“We are all in this together,” will provide sentiment in the years following the COVID-19 pandemic, but many women in STEM have experienced inequities more severely than others.
The pandemic has compounded pre-existing gender inequity for women in STEM, and caused significant career disruption to female researchers particularly, the effects of which will potentially persist long after the crisis eases.
So what next for women in STEM? These are some of the factors to consider.
Women already poorly represented in STEM
Women are already poorly represented in the STEM workforce and continue to be excluded from fully participating in science, with less than 30% of researchers worldwide being women.
During the COVID-19 pandemic the amplification of male voices in the media and our research institutions conserved the invisibility of women in STEM. Numerous qualified female epidemiologists, virologists, immunologists and clinicians were on the frontline of the COVID-19 response yet media outlets biased reporting towards male scientists, further compounding the inequities we have always had to manage of failing to promote our leadership and provide role models to younger women.
Women in STEM tend to be more junior, with no change in the ‘scissor graph’ demographic for decades. This is because research requires that you stay current without interruption. Many women then suffer the ‘baby penalty’ and, during maternity leave, find their research field has progressed without them. These disparities come alongside a lack of senior female career mentorship, being given increased responsibility for tasks with low promotability, and being presented with fewer career and networking opportunities.
But the real deal breaker for women in STEM is the inequity we face in household duties and carer responsibilities.
COVID-19’s resulted in more household inequities
Prior to COVID-19, women provided most of the informal care. One study of scientists found that men were four times as likely as women to have spouses who work part-time or at all. Conforming with this existing gendered pattern, women have spent more time on active childcare and homeschooling than men due to the introduction of social distancing measures to control COVID-19 transmission. As a result, female academics are competing with many men with a lower domestic workload, further compounded by the current pandemic.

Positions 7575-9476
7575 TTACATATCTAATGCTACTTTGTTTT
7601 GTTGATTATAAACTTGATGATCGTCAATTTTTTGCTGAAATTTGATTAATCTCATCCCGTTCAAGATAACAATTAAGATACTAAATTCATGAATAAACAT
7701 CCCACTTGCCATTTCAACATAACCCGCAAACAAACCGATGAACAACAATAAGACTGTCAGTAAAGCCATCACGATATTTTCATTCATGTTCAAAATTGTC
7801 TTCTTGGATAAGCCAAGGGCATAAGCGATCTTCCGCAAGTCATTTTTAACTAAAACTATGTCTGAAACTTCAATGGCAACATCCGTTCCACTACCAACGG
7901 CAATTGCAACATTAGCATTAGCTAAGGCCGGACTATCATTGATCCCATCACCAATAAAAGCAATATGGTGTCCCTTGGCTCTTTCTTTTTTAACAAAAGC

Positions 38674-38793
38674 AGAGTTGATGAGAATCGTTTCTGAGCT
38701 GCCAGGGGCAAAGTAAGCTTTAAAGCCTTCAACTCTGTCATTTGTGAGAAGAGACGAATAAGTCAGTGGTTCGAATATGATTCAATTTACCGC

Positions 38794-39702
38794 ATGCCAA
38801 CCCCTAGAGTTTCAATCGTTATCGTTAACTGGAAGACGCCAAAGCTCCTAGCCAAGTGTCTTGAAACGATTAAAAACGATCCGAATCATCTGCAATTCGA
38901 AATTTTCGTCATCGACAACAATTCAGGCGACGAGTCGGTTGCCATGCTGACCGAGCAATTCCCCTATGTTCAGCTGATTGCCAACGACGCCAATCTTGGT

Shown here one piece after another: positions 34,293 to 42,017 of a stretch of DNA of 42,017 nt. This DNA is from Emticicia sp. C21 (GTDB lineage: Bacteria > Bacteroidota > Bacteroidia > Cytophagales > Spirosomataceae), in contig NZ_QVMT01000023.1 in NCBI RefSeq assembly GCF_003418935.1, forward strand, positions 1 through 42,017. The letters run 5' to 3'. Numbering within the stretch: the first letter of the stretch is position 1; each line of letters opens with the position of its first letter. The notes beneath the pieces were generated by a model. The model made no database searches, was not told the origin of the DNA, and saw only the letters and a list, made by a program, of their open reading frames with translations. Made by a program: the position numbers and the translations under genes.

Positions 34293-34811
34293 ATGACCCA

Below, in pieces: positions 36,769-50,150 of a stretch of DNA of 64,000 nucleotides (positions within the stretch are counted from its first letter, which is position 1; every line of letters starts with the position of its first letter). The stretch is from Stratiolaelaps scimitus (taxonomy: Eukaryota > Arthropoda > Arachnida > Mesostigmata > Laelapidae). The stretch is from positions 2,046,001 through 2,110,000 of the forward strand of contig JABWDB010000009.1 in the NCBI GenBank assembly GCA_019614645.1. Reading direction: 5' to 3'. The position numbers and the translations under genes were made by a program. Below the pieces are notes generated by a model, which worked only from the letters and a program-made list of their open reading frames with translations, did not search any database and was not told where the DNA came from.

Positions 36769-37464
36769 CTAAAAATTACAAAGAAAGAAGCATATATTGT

In medical research 60 per cent of senior positions are held by men. This means that during the COVID-19 response, female early career (junior) researcher productivity has been disproportionately affected, with reduced productivity in the form of fewer submissions of competitive funding applications and research publications – key indicators of a researcher’s success for promotion and career progression, participation in meetings, access to informal professional networks, important communications and decision making.
Women overrepresented in vulnerable jobs
Job insecurity is emerging as an additional stressor for women in research. In academia women are overrepresented in less secure positions and are more likely to be part of an increasingly casualised academic workforce. A recent report identified that female University staff are 50% more likely than men to be in insecure employment. To cover revenue drops of $3-4 billion in 2020 at Universities, Sydney University alone reported a budget shortfall of $470 million, these positions are the most vulnerable and most likely to have been cut.
The impact is even more significant in this sector as university workers were not eligible for the JobKeeper subsidy. Casual employees make up approximately 23% of the university academic workforce, thus the response by the government has critically put women in STEM and the next generation of academics – researchers and educators – at risk.
Women have taken on a higher mental load during COVID-19
The continued underrepresentation of women in STEM impacts mental health. Managing daily gender biases is mentally taxing and presents constant social stresses and anxiety. Women in STEM are more likely to report higher levels of stress and anxiety and higher incidences of depression.
Women generally carry a greater mental load, encompassing planning, scheduling, strategizing, risk identification and mitigation at work and home, than men. At work this mental load can be called project management, but there is no adequate word to sum it up at home. The COVID-19 pandemic blurred the division of these mental loads, which became compounded by school closures and homeschooling, social-distancing, not visiting elderly family, financial and health concerns. The impact of COVID-19 resulting in loss of productivity and job security with an accumulation of domestic and professional tasks has multiplied the mental burden of women in STEM and we are suffering as a collective in silent exhaustion.
So what now? Mitigating the gendered impact of COVID-19 will provide opportunities to advance equity in STEM
STEM employers must act now and take responsibility to disrupt the social norms that have been engendered during the COVID-19 crisis.
Flexible and remote working arrangements have allowed for a greater balance of work and care responsibilities for both genders. Continuing these workplace policies into the future will help erode social norms for the division of labour in households. This will promote other policies including equal parental and carers leave, flexible and part-time positions for both genders and drive efforts to ensure pay equity.
Momentum in gender equality and diversity was building rapidly in recent years with many drivers identified to implement change. Through mitigating the gendered impact of COVID-19, STEM employers have the opportunity to advance equity within research and the opportunity to disrupt social norms around gender, caring roles and flexible working.